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For one of our systems, we have sensitive client data and store each client's data in a separate database. We have about 10-15 clients for that system.

However, we're developing a new system that will have 50-100 clients, maybe more. I am thinking it might be unfeasible to have one database per client in this instance (to store sensitive records and audit history). However I don't know if this is perfectly normal or not, or if there's another way of maintaining security.

Any thoughts on this?

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I do not know the pros-cons of having multiple databases per server (I never had any issue with that) but the many schemas concept technet.microsoft.com/en-us/library/dd207005.aspx within the same database, offers both isolation and security. So, you can try this architecture as well. –  Alexandros Mar 19 at 12:25
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@Alexandros schema separation offers a little, but it doesn't allow you to use separate recovery models, back up on different schedules, restore one client to a specific point in time, remove one client easily, move one client easily, etc. –  Aaron Bertrand Mar 19 at 13:31
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I've seen systems with 3,000+ databases (1 per client) on a single server. I wouldn't worry too much - just make sure you plan resources carefully and monitor usage as the client count goes up. –  Max Vernon Mar 19 at 18:03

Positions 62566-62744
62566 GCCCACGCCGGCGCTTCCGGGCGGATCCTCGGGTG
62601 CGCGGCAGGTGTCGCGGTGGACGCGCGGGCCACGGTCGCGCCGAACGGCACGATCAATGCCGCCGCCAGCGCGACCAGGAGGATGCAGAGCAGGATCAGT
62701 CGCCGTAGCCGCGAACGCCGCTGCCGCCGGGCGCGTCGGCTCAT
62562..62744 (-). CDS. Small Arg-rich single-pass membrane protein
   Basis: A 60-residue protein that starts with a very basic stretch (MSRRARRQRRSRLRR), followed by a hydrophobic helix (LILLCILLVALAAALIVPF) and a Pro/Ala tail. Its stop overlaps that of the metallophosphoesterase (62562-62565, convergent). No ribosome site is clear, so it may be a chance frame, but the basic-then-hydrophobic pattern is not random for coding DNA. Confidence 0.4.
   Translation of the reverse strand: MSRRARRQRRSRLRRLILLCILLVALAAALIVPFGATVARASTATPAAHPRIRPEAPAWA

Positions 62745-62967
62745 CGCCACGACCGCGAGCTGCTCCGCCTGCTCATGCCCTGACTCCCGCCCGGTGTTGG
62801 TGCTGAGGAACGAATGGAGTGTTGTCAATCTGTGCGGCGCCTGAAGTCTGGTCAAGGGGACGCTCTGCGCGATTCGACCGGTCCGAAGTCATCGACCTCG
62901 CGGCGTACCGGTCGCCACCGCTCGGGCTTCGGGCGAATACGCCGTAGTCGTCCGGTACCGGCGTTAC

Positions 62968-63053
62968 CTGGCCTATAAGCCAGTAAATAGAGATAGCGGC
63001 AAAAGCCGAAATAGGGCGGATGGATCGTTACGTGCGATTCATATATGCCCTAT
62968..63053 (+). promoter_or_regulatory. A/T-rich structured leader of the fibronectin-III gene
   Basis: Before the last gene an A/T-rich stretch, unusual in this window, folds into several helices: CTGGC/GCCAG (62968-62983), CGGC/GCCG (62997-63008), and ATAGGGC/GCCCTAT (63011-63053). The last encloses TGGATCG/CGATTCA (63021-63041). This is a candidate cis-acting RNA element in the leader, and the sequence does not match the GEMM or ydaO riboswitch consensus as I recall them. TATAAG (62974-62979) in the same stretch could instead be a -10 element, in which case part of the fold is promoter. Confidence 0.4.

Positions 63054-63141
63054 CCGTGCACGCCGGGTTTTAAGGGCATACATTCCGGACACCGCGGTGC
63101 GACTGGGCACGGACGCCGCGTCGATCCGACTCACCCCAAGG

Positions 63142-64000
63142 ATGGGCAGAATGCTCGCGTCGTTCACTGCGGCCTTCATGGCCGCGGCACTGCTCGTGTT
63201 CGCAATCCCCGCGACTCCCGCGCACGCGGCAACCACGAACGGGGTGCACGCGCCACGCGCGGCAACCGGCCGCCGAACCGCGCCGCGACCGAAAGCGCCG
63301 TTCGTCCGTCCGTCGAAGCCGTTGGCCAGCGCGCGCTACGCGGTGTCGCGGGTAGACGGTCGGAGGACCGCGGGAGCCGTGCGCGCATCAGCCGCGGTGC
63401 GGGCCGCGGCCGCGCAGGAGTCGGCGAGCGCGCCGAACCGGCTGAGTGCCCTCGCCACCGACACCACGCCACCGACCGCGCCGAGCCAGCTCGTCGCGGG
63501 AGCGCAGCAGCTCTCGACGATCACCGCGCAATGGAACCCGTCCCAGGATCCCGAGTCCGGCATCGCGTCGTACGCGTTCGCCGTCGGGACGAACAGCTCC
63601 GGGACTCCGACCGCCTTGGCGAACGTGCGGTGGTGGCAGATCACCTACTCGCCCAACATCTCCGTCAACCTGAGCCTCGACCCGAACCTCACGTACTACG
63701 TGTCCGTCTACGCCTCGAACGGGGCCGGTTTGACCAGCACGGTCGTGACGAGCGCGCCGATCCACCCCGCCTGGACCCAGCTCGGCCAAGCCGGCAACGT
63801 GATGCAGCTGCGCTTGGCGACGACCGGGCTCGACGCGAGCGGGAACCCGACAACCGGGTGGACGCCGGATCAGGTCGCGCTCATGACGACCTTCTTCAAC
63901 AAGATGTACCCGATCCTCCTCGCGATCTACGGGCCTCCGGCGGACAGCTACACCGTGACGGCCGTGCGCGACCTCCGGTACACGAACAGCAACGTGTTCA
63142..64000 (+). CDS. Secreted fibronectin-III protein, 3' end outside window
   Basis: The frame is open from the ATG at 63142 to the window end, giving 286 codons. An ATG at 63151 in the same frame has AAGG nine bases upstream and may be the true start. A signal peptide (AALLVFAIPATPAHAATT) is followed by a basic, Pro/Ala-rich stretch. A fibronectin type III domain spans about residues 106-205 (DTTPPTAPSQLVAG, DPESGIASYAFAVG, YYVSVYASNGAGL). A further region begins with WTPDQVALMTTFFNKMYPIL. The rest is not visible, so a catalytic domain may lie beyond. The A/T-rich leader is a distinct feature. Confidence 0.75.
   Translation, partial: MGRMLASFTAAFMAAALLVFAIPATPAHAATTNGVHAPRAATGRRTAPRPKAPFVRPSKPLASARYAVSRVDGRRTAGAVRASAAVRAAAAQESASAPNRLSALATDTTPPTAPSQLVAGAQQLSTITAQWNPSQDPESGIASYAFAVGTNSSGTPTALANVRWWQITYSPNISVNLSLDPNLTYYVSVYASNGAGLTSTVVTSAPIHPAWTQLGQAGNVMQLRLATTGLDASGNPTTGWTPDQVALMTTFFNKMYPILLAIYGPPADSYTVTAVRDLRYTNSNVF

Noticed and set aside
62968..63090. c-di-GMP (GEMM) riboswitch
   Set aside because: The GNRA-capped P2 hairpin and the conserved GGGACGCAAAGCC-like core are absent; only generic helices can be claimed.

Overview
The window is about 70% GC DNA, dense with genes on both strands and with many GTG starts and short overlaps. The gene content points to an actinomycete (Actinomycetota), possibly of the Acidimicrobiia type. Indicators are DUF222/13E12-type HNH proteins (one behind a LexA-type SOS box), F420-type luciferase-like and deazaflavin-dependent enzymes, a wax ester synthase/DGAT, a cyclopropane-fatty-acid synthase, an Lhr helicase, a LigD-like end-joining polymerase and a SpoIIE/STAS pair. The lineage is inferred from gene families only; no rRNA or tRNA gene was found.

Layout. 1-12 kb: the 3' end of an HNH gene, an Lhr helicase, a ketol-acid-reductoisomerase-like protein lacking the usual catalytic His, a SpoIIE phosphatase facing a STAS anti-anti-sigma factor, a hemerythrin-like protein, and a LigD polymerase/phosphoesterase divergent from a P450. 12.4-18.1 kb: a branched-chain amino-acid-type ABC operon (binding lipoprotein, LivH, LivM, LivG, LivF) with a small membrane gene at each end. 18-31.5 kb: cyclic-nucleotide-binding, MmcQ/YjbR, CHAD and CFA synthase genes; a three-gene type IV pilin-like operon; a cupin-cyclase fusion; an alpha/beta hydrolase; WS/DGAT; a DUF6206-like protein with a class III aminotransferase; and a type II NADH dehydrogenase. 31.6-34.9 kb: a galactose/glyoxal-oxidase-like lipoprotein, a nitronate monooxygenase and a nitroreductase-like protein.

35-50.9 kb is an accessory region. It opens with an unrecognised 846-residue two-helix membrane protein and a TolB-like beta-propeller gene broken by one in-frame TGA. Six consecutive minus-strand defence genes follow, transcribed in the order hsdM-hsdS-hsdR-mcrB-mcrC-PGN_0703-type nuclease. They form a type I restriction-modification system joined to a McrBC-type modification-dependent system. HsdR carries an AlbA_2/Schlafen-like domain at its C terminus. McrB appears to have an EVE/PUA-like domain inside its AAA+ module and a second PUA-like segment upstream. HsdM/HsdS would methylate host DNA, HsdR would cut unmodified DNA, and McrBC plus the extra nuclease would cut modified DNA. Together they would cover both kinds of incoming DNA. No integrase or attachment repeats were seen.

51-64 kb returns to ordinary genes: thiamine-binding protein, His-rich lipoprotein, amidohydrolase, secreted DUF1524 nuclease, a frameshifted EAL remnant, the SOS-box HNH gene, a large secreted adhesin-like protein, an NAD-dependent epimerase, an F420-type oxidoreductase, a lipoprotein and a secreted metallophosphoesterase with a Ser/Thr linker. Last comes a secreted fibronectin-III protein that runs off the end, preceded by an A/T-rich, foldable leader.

You might read this, specifically note the dates and the ops comments: stackoverflow.com/questions/5596755/… –  Chris Lively Mar 19 at 22:08

3 Answers 3

up vote 36 down vote accepted

Managing 100 or 500 databases is really not all that different from managing 5 or 10 - you just have to embrace automation and have a scalability plan in place (and don't plan to use high-cost-per-database features like mirroring across all clients).

At my previous job we used this architecture and I would never once have ever thought of merging two clients into a single database, even though some of the challenges can be "hard."

The big benefits are independent recovery models (a can be simple, b can be full, etc.), the ability to restore to a point in time (or remove entirely) a client without disrupting others, the ability to seamlessly move a resource-heavy client to its own storage or to a completely different server with very little in the way of transparency (you update a config file or table that tells the app where to find that client).

I address several of the objections, and/or how to approach the problems, in these posts: